The units of the x
, y
and z
fields are unspecified and can mean anything the user intends them to mean. This also means that when two cartesian
points are passed to the distance
function, the resulting value will be in the same units as the original coordinates. This is true for both 2D and 3D
points, as the pythagoras equation used is generalized to any number of dimensions. However, just as you cannot compare geographic points to cartesian
points, you cannot calculate the distance between a 2D point and a 3D point. If you need to do that, explicitly transform
the one type into the other.
For example:
Query.
WITH point({ x:3, y:0 }) AS p2d, point({ x:0, y:4, z:1 }) AS p3d
RETURN distance(p2d,p3d) AS bad, distance(p2d,point({ x:p3d.x, y:p3d.y })) AS good
bad  good 

1 row 



Try this query live. none WITH point({x:3, y:0}) AS p2d, point({x:0, y:4, z:1}) as p3d RETURN distance(p2d,p3d) as bad, distance(p2d,point({x:p3d.x, y:p3d.y})) as good
All point types are created from two components:
For most use cases it is not necessary to specify the CRS explicitly as it will be deduced from the keys used to specify the coordinate. Two rules are applied to deduce the CRS from the coordinate:
Choice of keys:
latitude
and longitude
the CRS will be assumed to be Geographic and therefor either WGS84
or WGS843D
.
x
and y
are used, then the default CRS would be Cartesian
or Cartesian3D
Number of dimensions:
x
& y
or longitude
& latitude
the CRS will be a 2D CRS
z
or height
the CRS will be a 3D CRS
All fields are provided to the point
function in the form of a map of explicitly named arguments. We specifically do not support an ordered list
of coordinate fields because of the contradictory conventions between geographic and cartesian coordinates, where geographic
coordinates normally
list y
before x
(latitude
before longitude
).
See for example the following query which returns points created in each of the four supported CRS. Take particular note of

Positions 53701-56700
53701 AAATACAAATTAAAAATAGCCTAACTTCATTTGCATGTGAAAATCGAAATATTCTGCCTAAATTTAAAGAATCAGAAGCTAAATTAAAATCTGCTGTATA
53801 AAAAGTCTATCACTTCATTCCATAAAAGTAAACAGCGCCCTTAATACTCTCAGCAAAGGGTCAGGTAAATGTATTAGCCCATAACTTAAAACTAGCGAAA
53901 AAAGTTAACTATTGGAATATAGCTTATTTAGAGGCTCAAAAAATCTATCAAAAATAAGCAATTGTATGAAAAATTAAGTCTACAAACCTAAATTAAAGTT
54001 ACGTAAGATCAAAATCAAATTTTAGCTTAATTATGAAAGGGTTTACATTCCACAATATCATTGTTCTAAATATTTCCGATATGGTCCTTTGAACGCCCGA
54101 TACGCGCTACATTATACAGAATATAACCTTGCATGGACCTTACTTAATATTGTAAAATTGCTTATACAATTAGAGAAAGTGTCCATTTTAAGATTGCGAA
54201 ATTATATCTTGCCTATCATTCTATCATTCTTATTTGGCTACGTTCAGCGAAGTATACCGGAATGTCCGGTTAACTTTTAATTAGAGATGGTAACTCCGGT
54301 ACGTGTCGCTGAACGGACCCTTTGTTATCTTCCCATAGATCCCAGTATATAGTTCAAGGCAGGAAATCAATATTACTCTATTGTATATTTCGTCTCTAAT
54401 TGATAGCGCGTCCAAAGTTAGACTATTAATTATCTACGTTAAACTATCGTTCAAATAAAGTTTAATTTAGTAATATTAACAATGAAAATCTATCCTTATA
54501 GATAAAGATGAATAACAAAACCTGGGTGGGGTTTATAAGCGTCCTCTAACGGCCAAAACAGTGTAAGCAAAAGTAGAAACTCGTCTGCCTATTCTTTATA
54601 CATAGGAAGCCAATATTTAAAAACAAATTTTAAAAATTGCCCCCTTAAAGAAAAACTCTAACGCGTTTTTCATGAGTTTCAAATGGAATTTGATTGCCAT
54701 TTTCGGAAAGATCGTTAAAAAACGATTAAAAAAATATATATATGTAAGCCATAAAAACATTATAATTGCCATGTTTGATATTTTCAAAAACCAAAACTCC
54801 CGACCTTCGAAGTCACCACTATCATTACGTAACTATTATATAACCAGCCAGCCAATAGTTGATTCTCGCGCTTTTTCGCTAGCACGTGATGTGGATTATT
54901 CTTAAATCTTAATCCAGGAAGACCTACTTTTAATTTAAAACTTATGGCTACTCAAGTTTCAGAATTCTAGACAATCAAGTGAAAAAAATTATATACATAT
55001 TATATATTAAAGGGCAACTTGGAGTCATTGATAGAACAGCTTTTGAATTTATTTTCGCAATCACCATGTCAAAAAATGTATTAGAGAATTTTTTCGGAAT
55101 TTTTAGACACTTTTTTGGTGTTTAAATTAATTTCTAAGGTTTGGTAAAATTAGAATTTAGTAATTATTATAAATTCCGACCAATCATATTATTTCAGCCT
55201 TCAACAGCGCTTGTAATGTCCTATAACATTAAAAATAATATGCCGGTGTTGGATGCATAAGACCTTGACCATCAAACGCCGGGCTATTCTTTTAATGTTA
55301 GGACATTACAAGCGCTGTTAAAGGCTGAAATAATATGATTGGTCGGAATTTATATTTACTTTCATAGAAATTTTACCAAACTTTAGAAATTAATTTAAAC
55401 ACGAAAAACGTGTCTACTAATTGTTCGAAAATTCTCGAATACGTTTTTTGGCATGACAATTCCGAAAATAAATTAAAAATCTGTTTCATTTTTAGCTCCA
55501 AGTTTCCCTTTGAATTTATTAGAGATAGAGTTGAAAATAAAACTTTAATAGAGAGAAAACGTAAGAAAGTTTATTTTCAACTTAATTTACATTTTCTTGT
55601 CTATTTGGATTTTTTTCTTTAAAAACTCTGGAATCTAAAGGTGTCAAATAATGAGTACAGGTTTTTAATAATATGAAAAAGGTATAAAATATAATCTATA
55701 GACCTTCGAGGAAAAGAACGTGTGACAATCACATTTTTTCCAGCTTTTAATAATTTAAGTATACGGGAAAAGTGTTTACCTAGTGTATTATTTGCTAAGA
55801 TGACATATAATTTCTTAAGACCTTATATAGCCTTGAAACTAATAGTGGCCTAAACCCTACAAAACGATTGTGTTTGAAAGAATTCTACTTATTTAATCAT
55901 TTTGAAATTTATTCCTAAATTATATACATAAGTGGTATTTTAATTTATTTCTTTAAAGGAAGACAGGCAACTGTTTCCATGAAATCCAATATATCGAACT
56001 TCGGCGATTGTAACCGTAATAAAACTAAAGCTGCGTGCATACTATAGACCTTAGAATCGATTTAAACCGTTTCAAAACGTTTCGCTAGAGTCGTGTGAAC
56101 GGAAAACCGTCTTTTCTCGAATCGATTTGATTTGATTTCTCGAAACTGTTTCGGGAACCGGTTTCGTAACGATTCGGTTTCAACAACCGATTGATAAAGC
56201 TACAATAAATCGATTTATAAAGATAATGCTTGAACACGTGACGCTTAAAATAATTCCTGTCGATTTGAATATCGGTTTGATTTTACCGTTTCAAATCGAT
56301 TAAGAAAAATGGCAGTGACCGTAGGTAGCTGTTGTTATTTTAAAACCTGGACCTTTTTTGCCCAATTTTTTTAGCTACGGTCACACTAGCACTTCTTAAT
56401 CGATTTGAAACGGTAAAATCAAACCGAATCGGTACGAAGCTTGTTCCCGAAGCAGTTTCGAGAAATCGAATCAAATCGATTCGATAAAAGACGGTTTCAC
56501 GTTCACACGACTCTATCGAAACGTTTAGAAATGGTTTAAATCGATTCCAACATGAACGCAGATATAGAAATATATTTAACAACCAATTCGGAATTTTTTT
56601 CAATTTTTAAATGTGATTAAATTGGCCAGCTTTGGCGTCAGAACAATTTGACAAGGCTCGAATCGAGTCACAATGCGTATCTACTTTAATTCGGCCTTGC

the order and keys
of the coordinates in the original point
function calls, and how those values are displayed in the results:
Query.
RETURN point({ x:3, y:0 }) AS cartesian_2d, point({ x:0, y:4, z:1 }) AS cartesian_3d, point({ latitude: 12, longitude: 56 }) AS geo_2d, point({ latitude: 12, longitude: 56, height: 1000 }) AS geo_3d
cartesian_2d  cartesian_3d  geo_2d  geo_3d 

1 row 





Try this query live. none RETURN point({x:3, y:0}) AS cartesian_2d, point({x:0, y:4, z:1}) as cartesian_3d, point({latitude: 12, longitude: 56}) AS geo_2d, point({latitude: 12, longitude: 56, height: 1000}) as geo_3d
Just as we construct points using a map syntax, we can also access components as properties of the instance.
Component  Description  Type  Range/Format  WGS84  WGS843D  Cartesian  Cartesian3D 


The first element of the Coordinate 
Float 
Number literal, range depends on CRS 
X 
X 
X 
X 

The second element of the Coordinate 
Float 
Number literal, range depends on CRS 
X 
X 
X 
X 

The third element of the Coordinate 
Float 
Number literal, range depends on CRS 
X 
X 


The second element of the Coordinate for geographic CRS, degrees North of the equator 
Float 
Number literal, 
X 
X 


The first element of the Coordinate for geographic CRS, degrees East of the prime meridian 
Float 
Number literal, 
X 
X